|State TV quoted government source that an "armed group" ambushed an army patrol in Baniyas, killing one soldier[AFP]
The army has been deployed in Syria's coastal city of Baniyas after several people were killed by men loyal to Bashar al-Assad, the president, residents have said.
An eyewitness from Baniyas told Al Jazeera on Monday that the army had been deployed inside the city after initially sealing it off.
The resident told our correspondent that the city is calm but tense. Funerals are scheduled to be held for four people killed on Sunday.
The witness "did confirm that armed gangs were shooting at army and residents at the same time [Sunday]. Residents alleged the gunmen were loyalists of the regime," our correspondent said.
"A statement was issued on behalf of the people of the city, the veracity of which has yet to be confirmed, desperately asking for help, from the army and from human rights groups, from anyone."
State television first confirmed the death of one security official but it revised it to nine while the Associated Press news agency, quoting witnesses, reported the deaths of four civilians.
People said that most of the army forces were killed by the military security forces as they refused to shoot the population, Al Jazeera correspondent said. However, it has yet to be verified.
Members of the group that came under attack were armed with sticks and guarding the Abu Bakr al-Siddiq mosque when they were confronted by Assad loyalists, known as shabbiha, who fired at them with automatic rifles from speeding cars, the Reuters news agency reported.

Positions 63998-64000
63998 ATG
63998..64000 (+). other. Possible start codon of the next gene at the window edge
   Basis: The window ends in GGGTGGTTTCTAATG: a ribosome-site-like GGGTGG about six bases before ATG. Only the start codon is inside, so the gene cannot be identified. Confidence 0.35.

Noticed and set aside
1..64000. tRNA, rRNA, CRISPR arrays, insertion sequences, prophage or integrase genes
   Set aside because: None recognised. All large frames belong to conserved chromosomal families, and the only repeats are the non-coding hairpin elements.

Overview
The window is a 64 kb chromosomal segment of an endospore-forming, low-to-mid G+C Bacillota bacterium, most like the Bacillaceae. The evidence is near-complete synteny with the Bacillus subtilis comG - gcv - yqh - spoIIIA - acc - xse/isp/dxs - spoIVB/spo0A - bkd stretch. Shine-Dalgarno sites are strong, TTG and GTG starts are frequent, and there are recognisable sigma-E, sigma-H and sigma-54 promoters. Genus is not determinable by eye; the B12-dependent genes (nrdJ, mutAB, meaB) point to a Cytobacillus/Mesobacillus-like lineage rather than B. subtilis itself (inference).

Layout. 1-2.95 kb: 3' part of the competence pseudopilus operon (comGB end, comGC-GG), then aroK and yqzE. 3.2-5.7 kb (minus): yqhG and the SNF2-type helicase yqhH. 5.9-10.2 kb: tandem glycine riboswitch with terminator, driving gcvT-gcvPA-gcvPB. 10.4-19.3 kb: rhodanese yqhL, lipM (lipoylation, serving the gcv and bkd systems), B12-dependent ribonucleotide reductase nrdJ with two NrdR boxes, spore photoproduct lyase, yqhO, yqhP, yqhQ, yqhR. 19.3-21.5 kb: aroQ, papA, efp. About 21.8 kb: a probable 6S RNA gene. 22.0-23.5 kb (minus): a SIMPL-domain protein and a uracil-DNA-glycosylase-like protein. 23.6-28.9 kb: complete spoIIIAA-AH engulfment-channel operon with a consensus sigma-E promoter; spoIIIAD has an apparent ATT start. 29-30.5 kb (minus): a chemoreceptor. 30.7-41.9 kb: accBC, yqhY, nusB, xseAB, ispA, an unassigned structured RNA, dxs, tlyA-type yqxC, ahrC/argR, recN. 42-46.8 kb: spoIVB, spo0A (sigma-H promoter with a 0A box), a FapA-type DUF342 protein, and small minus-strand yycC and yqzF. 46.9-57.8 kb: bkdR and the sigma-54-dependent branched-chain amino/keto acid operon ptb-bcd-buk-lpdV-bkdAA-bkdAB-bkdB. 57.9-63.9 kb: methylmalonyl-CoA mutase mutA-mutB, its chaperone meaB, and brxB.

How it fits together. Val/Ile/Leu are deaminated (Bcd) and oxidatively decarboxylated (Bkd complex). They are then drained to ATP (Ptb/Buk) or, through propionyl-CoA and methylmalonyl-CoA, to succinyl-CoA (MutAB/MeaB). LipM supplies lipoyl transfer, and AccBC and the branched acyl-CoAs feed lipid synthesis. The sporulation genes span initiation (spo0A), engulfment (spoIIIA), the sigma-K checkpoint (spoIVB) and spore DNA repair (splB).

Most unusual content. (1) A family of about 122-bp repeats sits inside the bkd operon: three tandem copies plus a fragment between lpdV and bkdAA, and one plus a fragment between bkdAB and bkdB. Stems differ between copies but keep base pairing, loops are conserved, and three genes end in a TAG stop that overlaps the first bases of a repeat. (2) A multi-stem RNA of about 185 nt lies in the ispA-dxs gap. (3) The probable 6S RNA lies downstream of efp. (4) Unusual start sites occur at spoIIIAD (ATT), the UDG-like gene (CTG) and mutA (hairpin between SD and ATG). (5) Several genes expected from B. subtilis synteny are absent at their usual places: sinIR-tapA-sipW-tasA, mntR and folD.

The official SANA news agency, quoting a government source, reported that an "armed group" ambushed an army patrol in Baniyas.
Details were sketchy because telephone lines, internet access and electricity were apparently cut to most parts of the city.
One witness said dozens of people were wounded, but most of them asked to be treated at a small clinic instead of the main hospital, which was under the control of the security forces.
"There are demonstrations throughout the city and people are chanting against the regime," said Haitham al-Maleh, an 80-year-old lawyer and longtime rights activist who spent years as a political prisoner in Syria.
The accounts could not be independently confirmed as the government placed severe restrictions on news coverage and many journalists were ordered to leave the country.
Sunday's clashes came as days of protests and violence in Daraa, the southern flashpoint city, forced many schools and government offices to close.
"Daraa is 80 per cent paralysed today, the children were sent back home from school and most of the government buildings are not operational," a local witness told Al Jazeera on Sunday.
Protests erupted in Syria more than three weeks ago and have been growing steadily every week, with tens of thousands of people calling for sweeping reforms in President Assad's authoritarian regime.
More than 120 people have been killed, according to human rights groups.
A key demand of protesters is an end to a decades-old emergency law that gives the regime a free hand to arrest people without charge.
But Assad has stopped well short of the protesters' demands. Instead, he has promised to form committees to look into reforms.
Other gestures include granting citizenship to thousands of Kurds, the country's long-ostracised minority, and sacking his cabinet.
Firing the government was largely symbolic, however, as the real power in Syria is concentrated around Assad and a tight coterie of family and advisers.
Much of the most serious violence has been concentrated in the drought-parched southern city of Daraa - where some 25 people were killed on Friday - and the Mediterranean port city of Latakia.
The authorities have intensified a crackdown on independent media since the protests began, expelling the Damascus correspondent for Reuters news agency, and detaining four other colleagues for several days.
Two Associated Press journalists were also expelled at less than an hour's notice, the agency said.
Many Western countries and the UN, have condemned Syria's use of violence.
Ban Ki-moon, the UN chief, has told Assad he is "greatly disturbed" by the reports of violence.